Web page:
“These were the most impactful parts of the project,” said Shane Stuckey, director of business development at Stuckey’s Contract Services LP. “Getting ProGanics to establish vegetation on the high sand-content soil, then using GreenArmor to ensure the waters mixing and turning didn’t erode away that high velocity spot. The GreenArmor was constantly building sediment every time it would rain and prevented further erosion loss underneath it.”
Within two months of application, the site already was establishing vegetation for the first time. Over time, silt moved through the system and became trapped in the grass, building a new natural shoreline for the creek that is nearly 6 in. thick. This eliminated the water quality issues the site had experienced downstream.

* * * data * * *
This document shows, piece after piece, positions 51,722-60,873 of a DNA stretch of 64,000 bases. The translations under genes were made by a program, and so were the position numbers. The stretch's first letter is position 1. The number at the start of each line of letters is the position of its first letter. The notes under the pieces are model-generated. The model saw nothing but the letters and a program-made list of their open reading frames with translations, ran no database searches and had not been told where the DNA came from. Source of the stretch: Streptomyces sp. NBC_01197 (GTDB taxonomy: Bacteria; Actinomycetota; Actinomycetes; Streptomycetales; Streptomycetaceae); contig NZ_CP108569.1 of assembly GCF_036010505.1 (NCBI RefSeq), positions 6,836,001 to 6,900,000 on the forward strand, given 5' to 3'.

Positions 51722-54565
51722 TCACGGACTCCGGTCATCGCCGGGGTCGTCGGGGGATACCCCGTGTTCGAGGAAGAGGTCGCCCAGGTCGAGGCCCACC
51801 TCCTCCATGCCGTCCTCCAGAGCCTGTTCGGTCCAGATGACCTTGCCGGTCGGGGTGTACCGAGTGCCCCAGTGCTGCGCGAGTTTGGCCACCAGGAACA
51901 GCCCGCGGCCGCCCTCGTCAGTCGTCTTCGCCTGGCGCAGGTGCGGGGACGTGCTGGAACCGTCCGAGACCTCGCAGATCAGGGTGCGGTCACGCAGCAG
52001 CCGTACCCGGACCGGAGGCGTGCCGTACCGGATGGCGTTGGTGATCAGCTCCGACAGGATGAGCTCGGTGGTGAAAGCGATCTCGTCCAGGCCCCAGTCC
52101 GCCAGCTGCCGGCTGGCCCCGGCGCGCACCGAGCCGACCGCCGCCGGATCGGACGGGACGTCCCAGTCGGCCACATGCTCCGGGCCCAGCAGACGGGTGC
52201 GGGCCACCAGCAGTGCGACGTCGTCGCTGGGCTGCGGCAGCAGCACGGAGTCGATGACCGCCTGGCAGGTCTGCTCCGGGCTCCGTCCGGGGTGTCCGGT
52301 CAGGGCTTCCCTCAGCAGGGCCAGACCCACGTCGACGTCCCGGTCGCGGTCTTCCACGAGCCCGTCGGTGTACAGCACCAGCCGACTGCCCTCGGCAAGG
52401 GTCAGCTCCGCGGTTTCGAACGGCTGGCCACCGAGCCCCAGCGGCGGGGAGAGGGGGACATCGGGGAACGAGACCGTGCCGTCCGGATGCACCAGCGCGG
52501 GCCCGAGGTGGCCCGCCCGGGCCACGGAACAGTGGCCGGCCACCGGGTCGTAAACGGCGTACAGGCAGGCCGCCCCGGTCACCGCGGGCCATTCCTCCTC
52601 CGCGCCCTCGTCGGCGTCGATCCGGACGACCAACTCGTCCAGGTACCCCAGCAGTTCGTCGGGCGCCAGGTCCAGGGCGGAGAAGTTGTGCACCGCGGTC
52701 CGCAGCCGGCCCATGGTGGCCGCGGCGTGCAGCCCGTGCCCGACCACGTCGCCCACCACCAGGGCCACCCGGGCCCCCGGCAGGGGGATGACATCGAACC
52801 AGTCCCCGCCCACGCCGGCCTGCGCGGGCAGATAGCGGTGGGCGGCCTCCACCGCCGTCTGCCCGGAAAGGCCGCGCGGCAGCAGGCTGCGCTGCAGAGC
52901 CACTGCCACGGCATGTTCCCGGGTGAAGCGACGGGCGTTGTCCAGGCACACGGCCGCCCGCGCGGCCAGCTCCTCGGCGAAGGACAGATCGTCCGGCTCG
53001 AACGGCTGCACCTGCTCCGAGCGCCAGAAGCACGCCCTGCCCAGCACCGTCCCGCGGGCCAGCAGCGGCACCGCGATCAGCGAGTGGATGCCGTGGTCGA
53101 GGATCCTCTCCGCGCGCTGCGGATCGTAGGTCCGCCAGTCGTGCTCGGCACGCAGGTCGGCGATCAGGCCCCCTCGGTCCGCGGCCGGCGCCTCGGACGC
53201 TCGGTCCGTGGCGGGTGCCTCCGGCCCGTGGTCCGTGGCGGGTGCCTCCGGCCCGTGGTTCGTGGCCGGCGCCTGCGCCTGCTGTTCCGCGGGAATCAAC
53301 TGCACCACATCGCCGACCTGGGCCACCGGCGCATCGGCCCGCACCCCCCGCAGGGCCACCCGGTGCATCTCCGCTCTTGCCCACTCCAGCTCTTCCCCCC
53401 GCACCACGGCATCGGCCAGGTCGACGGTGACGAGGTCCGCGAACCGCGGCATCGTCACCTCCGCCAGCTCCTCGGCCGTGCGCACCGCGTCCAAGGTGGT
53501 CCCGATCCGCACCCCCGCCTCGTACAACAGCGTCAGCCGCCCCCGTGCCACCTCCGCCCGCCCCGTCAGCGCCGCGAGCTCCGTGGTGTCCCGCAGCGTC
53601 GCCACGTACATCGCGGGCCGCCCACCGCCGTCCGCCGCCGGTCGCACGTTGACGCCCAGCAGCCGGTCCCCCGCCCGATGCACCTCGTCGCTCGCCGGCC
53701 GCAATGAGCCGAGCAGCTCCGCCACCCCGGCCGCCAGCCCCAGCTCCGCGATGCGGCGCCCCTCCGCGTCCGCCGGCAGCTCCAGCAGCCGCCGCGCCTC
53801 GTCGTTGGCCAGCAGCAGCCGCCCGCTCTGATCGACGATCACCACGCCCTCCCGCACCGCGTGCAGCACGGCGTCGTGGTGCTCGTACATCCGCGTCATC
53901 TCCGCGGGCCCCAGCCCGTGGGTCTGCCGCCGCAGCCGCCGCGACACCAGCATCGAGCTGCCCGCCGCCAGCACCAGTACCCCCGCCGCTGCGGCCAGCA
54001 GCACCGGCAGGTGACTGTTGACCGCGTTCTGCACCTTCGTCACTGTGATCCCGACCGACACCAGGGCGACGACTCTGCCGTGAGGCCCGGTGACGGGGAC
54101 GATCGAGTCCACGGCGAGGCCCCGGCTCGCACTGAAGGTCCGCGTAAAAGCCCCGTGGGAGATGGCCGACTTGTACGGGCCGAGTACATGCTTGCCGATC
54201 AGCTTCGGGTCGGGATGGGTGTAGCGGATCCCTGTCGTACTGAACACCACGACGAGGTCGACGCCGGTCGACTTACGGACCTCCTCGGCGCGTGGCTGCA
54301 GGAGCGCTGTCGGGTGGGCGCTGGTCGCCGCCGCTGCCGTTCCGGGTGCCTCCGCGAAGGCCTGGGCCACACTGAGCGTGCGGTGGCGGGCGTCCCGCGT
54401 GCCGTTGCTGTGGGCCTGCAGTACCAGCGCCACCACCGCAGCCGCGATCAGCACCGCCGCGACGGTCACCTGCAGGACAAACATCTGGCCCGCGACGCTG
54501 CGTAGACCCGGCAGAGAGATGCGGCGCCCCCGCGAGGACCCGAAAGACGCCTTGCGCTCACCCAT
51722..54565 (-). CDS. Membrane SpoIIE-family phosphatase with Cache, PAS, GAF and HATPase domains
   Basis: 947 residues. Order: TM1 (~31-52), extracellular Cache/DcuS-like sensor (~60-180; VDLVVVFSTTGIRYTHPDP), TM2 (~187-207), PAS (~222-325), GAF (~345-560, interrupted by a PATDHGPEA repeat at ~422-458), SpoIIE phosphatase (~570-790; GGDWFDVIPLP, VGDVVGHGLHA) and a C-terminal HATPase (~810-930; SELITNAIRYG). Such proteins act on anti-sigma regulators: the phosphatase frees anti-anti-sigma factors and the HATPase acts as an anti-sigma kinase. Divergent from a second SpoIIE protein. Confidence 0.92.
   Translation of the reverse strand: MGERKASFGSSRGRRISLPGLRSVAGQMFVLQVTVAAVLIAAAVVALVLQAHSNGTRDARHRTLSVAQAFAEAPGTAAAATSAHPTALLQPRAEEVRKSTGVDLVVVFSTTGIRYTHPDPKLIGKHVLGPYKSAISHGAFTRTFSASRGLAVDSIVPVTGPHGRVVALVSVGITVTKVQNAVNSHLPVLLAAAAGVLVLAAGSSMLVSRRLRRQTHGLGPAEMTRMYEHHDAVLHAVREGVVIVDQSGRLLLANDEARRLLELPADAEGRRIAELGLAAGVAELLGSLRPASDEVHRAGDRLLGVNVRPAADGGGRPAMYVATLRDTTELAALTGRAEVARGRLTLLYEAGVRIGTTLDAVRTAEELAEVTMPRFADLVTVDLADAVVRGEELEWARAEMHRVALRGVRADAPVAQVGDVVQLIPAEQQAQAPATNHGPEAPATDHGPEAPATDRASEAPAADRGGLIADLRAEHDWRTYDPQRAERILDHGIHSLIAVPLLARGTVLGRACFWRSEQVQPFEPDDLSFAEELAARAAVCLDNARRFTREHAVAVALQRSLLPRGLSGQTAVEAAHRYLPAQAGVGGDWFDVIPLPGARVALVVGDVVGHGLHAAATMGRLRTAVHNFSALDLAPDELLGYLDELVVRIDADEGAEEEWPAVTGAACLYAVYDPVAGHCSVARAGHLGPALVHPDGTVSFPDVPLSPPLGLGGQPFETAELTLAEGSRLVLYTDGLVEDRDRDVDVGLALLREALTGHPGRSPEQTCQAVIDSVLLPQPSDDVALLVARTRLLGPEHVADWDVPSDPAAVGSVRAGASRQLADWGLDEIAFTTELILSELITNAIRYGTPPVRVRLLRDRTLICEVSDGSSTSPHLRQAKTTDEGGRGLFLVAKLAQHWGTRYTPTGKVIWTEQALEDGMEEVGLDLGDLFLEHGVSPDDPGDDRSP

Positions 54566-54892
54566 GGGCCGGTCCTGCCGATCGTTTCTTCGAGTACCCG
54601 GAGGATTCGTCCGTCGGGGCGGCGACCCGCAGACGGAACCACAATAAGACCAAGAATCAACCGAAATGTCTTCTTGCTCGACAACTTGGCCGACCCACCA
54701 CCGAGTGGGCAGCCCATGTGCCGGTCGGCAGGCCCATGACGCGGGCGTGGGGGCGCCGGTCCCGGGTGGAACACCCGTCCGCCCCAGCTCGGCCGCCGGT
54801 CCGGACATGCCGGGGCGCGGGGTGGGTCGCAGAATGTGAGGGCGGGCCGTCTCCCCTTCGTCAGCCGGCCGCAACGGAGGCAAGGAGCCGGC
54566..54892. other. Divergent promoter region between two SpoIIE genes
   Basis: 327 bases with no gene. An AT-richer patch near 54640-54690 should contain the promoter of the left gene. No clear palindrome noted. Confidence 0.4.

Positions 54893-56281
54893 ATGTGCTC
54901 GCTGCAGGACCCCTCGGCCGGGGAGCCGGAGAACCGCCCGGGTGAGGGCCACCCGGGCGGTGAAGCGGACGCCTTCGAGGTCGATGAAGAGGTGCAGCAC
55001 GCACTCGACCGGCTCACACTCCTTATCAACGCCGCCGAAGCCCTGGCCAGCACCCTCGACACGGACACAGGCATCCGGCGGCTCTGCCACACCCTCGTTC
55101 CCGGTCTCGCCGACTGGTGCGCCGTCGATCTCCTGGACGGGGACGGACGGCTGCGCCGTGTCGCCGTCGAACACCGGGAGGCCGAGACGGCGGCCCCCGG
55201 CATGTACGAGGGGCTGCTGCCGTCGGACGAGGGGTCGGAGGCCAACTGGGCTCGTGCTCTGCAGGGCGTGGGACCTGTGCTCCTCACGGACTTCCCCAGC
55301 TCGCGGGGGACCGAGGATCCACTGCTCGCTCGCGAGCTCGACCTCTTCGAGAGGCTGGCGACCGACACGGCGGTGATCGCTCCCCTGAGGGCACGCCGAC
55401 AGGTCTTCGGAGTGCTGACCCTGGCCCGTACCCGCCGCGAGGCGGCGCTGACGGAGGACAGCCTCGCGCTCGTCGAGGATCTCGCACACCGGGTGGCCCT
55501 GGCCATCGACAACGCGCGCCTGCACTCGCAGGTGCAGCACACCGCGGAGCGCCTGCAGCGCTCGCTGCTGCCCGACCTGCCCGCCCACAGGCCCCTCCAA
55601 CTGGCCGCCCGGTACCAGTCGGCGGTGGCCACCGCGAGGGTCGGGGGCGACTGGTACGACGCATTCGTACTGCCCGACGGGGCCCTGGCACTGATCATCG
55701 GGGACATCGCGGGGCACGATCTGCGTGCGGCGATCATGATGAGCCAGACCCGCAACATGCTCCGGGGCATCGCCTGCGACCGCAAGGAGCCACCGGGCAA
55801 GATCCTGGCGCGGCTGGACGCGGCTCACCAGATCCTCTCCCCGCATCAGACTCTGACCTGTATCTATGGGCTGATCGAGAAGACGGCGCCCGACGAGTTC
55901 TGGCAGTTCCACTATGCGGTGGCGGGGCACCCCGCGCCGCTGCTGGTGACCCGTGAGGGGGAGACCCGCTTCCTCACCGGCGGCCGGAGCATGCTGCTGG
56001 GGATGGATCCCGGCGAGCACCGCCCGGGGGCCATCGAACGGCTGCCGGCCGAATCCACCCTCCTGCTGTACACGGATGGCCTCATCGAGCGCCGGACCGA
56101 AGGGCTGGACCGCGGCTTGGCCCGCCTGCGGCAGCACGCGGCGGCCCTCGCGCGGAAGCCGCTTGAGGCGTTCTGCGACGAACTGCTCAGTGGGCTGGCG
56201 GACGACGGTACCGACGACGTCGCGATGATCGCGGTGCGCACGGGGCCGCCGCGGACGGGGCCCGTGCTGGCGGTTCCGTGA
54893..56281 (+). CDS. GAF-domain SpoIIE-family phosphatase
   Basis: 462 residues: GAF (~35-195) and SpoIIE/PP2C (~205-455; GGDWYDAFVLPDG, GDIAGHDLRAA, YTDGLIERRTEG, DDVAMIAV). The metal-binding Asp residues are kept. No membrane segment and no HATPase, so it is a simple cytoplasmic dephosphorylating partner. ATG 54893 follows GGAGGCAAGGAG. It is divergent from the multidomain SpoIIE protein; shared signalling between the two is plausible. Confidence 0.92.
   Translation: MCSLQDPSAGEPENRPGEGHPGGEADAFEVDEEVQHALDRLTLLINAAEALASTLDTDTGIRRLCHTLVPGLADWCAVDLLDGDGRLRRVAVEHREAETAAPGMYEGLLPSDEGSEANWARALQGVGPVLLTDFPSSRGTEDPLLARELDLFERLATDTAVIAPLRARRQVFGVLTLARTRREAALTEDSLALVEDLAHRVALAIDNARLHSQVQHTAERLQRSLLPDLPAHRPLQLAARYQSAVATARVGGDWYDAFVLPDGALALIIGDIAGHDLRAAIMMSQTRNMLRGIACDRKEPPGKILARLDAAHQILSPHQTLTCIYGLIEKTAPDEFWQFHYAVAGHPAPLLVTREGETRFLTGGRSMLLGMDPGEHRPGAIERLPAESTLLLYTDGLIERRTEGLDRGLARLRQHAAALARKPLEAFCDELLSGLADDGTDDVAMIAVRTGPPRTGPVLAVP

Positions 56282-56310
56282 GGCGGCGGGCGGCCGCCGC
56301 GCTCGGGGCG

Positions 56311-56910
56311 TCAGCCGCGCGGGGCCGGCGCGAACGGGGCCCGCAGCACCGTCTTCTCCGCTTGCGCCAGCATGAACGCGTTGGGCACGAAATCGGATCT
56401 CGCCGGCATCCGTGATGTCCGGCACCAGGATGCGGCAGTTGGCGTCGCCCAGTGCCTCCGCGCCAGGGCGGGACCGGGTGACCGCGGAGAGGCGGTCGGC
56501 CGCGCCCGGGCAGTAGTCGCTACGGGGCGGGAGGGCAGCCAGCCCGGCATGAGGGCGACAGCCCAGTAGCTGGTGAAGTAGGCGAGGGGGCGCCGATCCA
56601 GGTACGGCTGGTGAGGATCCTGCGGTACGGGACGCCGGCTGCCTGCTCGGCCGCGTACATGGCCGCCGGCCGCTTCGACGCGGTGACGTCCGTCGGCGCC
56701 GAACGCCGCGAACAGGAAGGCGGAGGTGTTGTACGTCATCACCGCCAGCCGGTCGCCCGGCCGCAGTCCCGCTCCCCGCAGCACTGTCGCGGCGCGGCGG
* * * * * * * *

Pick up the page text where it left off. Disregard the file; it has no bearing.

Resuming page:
The real test came in 2017, when Conroe experienced one of the wettest years on record. The Cayden Creek subdivision saw more than 94 in. of rain, including a 60-in. deluge during Hurricane Harvey. After those rains, the developers worried that the vegetation washed away and the banks had collapsed but the site held up. A large amount of silt built up in the ponds, rather than downstream in the creek. Stuckey’s, which holds the maintenance contract on the site, was able to dig out the silt without disturbing the natural creek or impairing water quality.
“The vegetation is thick and uniform and prospering,” Stuckey said. “Everything we did on that project was not what was originally planned. It was a major effort to get everyone involved, but using those methods is now the norm instead of coming in and fixing something that failed. I have engineers specify these products into the job now because of the results we got from this one project.”